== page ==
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Bill seeks bonds to pay off state’s past-due bills

Wed, Dec 12, 2012

Proposed legislation before the Illinois General Assembly would provide $4 billion in general obligation bonds to pay off State of Illinois bills 60 days or more past due.

Advocates seek passage of HB 6240 in late November or early December so that the state does not do what it did last year: take $1 billion in revenue to pay the previous year’s bills to its subcontractors. The legislation was filed November 7 by state Rep. Esther Golar (D-Chicago) and is before the House Executive Committee.

“We want them to use all the revenue for programs like human services, and education and health care; all these programs were shorted [in the current budget] because a billion dollars was taken off the top to pay back bills,” said Judith Gethner, executive director of Illinois Partners for Human Service, a state-wide, 700-member organization that is behind HB 6240.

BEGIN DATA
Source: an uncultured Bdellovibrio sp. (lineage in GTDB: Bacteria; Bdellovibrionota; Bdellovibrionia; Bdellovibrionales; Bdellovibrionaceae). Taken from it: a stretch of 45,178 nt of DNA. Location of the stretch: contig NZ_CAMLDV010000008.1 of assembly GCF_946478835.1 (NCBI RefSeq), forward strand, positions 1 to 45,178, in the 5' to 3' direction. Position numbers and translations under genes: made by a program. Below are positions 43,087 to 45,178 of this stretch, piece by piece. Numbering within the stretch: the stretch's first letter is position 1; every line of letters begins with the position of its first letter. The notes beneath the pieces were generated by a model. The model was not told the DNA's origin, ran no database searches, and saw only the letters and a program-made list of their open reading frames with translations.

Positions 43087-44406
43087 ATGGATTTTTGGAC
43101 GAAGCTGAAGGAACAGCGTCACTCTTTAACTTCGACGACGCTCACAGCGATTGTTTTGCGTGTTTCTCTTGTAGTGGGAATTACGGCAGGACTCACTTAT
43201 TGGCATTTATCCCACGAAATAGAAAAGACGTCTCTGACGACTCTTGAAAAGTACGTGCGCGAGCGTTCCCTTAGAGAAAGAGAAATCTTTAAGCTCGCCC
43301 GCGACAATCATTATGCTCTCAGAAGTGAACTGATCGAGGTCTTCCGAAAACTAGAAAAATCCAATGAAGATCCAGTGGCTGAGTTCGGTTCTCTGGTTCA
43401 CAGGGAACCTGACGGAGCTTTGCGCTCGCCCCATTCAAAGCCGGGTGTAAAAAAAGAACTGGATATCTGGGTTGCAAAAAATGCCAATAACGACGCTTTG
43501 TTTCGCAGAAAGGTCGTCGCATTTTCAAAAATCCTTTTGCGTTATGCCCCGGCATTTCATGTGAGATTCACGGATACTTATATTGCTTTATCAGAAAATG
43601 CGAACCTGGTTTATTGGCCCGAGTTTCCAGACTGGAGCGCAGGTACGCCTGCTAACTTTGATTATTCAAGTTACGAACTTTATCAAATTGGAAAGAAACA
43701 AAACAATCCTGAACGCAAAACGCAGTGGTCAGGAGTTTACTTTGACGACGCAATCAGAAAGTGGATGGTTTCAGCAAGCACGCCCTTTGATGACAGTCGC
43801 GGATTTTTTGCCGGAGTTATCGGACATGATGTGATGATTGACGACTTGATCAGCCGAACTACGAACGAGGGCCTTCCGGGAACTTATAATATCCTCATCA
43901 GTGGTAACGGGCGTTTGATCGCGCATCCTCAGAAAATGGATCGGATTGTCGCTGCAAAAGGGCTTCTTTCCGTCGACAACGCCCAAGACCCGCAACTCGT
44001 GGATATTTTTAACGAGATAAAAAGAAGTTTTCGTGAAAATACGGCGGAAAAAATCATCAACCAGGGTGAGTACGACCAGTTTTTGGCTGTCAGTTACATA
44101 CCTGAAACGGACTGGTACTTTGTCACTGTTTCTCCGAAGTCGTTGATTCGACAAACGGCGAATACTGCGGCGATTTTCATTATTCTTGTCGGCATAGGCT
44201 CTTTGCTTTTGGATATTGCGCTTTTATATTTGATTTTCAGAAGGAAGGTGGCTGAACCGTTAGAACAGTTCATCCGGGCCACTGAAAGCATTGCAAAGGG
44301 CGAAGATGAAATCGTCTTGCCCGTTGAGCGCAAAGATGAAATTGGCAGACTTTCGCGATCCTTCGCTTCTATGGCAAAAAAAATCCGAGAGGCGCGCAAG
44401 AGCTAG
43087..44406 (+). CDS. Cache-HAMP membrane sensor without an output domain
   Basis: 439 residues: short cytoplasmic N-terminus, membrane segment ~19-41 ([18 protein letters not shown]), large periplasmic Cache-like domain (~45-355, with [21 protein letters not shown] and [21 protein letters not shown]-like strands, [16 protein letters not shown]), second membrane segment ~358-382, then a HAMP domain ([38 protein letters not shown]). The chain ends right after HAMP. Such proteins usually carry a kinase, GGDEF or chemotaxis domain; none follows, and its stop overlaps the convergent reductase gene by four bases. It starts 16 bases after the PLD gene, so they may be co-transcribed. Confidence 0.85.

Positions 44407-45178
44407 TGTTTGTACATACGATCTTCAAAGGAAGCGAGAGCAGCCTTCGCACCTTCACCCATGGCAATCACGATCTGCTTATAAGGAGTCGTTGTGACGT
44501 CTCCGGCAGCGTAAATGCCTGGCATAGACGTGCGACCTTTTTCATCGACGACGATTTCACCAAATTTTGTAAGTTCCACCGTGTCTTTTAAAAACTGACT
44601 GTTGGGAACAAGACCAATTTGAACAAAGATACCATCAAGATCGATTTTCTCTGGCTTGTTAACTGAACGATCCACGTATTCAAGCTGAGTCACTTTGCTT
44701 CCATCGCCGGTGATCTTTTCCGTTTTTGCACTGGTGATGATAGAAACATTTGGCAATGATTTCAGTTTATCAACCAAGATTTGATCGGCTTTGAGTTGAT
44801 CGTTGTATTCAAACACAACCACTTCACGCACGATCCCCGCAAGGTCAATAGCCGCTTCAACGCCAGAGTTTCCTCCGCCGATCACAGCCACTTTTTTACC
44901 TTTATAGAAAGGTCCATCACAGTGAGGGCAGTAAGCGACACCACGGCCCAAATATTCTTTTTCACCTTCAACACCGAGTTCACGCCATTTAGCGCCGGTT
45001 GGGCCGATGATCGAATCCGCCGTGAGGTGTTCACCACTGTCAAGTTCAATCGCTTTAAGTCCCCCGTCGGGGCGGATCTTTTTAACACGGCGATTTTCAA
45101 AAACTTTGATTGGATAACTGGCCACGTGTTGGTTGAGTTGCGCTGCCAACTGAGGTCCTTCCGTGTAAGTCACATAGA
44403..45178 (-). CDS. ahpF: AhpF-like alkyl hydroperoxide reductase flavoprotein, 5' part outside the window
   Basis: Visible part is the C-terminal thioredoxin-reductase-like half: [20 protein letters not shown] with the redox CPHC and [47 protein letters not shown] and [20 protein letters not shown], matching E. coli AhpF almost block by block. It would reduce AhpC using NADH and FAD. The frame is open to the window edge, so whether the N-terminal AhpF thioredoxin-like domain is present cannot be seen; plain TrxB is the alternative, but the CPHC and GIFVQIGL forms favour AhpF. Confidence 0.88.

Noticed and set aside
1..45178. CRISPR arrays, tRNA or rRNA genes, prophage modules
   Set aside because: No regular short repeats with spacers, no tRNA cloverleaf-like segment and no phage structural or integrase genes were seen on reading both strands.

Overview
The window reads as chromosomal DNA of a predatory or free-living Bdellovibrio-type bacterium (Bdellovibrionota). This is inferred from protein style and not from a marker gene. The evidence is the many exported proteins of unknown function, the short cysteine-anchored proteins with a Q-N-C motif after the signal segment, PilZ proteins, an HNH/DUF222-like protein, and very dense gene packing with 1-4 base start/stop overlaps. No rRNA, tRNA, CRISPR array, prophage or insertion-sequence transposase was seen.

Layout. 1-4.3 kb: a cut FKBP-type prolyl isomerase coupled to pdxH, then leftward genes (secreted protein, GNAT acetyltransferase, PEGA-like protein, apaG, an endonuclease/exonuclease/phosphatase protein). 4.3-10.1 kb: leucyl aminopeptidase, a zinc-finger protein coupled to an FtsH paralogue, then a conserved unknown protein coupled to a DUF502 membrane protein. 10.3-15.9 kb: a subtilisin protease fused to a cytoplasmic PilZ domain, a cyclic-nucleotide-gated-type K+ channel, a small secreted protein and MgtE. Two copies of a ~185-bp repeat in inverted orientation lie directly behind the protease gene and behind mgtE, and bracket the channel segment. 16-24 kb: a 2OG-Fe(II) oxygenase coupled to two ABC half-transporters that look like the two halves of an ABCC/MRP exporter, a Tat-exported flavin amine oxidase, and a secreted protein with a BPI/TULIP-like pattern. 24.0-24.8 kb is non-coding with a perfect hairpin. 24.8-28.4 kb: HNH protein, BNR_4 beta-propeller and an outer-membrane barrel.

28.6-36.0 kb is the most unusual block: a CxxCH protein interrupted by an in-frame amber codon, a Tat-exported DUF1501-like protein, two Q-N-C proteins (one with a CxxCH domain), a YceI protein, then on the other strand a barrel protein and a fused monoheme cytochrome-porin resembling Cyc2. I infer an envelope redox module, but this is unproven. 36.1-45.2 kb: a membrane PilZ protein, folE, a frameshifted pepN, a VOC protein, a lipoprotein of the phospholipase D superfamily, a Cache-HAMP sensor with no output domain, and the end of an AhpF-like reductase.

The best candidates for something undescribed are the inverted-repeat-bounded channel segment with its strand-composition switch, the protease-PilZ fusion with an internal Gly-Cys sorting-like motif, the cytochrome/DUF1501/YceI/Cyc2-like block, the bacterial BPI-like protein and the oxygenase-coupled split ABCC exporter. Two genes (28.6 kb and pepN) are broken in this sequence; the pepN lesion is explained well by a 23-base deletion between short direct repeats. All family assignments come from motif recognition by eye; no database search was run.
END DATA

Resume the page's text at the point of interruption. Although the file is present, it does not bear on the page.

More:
Late payments from the State of Illinois have put the state’s debt burden on human service providers, Gethner said. A recent Illinois Partners survey showed that the state owes money to 57.3 percent of human service providers; nearly half of them risk closing programs in the next four months and 1 in 5 could shut down entirely.

Human service providers have had to borrow money and take on lines of credit so as not to close programs, despite state contracts that said they would be paid, Gethner said. “Why should you owe me for services I have delivered and because you haven’t paid me I have to take a loan to make payroll. This isn’t my obligation. It’s yours as a state.” she said.

Gethner said the advocates for unpaid agencies have been working roughly eight months since the primary to identify about 40 lame ducks in the General Assembly “who will do right by people in the veto session” to pass and sign the legislation into law before a new session convenes in January.

The legislation stipulates that the $4 billion would not be used for pension funds, but the new money would still save the state millions of dollars in interest on its delinquent bills, Gethner said.

Written by Suzanne Hanney, StreetWise Editor-In-Chief

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